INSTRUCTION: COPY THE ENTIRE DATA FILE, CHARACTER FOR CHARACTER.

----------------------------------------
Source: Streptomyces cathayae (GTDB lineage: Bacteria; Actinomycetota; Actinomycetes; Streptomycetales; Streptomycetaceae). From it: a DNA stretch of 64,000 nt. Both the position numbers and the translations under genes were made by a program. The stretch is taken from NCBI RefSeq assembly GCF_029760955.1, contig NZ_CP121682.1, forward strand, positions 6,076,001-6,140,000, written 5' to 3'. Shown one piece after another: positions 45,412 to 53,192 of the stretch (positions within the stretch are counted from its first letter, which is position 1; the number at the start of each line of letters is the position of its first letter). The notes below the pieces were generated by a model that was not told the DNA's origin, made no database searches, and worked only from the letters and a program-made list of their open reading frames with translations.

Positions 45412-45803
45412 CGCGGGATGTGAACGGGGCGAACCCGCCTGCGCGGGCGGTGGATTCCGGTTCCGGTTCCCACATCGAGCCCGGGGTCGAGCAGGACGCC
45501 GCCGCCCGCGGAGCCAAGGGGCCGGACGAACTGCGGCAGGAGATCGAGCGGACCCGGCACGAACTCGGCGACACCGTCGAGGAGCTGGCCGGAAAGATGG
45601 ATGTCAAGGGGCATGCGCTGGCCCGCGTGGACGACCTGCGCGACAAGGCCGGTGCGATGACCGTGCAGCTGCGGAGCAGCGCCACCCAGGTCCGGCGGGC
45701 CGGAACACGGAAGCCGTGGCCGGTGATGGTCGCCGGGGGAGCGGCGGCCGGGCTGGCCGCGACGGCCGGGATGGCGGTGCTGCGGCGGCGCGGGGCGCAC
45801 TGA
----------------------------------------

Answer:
Source: Streptomyces cathayae (GTDB lineage: Bacteria; Actinomycetota; Actinomycetes; Streptomycetales; Streptomycetaceae). From it: a DNA stretch of 64,000 nt. Both the position numbers and the translations under genes were made by a program. The stretch is taken from NCBI RefSeq assembly GCF_029760955.1, contig NZ_CP121682.1, forward strand, positions 6,076,001-6,140,000, written 5' to 3'. Shown one piece after another: positions 45,412 to 53,192 of the stretch (positions within the stretch are counted from its first letter, which is position 1; the number at the start of each line of letters is the position of its first letter). The notes below the pieces were generated by a model that was not told the DNA's origin, made no database searches, and worked only from the letters and a program-made list of their open reading frames with translations.

Positions 45412-45803
45412 CGCGGGATGTGAACGGGGCGAACCCGCCTGCGCGGGCGGTGGATTCCGGTTCCGGTTCCCACATCGAGCCCGGGGTCGAGCAGGACGCC
45501 GCCGCCCGCGGAGCCAAGGGGCCGGACGAACTGCGGCAGGAGATCGAGCGGACCCGGCACGAACTCGGCGACACCGTCGAGGAGCTGGCCGGAAAGATGG
45601 ATGTCAAGGGGCATGCGCTGGCCCGCGTGGACGACCTGCGCGACAAGGCCGGTGCGATGACCGTGCAGCTGCGGAGCAGCGCCACCCAGGTCCGGCGGGC
45701 CGGAACACGGAAGCCGTGGCCGGTGATGGTCGCCGGGGGAGCGGCGGCCGGGCTGGCCGCGACGGCCGGGATGGCGGTGCTGCGGCGGCGCGGGGCGCAC
45801 TGA